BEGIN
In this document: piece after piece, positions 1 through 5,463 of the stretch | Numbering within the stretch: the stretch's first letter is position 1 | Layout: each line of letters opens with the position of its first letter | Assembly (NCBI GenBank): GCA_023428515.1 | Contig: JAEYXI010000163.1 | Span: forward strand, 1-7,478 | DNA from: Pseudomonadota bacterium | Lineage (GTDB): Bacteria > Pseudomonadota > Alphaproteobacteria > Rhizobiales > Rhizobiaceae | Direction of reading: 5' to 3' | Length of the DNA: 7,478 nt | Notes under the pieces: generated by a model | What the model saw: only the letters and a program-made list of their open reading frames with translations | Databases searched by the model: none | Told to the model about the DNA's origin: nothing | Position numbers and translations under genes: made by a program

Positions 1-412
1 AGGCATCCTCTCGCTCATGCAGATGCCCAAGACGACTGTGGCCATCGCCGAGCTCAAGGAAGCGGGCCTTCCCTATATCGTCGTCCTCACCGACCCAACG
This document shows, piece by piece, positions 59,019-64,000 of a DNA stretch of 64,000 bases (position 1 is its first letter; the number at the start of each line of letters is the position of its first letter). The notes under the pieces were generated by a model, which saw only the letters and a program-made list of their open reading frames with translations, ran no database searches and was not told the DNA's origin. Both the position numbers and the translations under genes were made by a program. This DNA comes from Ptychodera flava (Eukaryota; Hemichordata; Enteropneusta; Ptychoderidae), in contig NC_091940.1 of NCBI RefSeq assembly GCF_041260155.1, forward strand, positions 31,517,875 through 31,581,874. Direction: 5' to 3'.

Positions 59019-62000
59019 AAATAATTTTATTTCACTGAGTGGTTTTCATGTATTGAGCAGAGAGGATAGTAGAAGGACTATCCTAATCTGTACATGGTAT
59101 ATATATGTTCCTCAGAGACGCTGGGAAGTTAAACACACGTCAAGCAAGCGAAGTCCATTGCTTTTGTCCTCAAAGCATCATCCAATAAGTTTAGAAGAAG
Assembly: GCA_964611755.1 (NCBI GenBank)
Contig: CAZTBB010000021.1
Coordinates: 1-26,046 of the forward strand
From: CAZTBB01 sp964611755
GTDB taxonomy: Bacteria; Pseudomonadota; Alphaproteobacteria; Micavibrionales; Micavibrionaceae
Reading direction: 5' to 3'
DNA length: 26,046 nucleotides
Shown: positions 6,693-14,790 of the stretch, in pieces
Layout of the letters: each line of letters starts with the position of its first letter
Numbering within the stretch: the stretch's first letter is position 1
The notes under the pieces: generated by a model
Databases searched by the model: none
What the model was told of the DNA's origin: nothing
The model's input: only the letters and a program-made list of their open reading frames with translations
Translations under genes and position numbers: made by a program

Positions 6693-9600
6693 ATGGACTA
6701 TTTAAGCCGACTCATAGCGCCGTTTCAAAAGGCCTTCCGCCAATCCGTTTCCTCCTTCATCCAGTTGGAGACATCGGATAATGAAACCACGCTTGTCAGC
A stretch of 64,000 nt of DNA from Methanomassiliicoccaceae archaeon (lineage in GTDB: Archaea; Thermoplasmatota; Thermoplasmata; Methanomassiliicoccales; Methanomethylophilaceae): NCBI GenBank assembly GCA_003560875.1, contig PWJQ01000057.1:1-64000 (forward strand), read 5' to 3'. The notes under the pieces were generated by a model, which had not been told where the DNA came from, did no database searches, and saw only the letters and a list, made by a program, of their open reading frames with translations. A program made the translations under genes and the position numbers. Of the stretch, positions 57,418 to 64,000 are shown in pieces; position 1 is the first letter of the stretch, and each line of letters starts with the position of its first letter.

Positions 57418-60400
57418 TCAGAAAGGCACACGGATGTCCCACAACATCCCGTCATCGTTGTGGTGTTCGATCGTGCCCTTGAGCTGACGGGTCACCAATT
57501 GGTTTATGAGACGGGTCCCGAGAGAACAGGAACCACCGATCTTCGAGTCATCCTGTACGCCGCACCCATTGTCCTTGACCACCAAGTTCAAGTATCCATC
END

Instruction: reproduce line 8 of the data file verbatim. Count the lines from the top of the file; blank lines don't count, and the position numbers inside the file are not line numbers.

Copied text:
Assembly: GCA_964611755.1 (NCBI GenBank)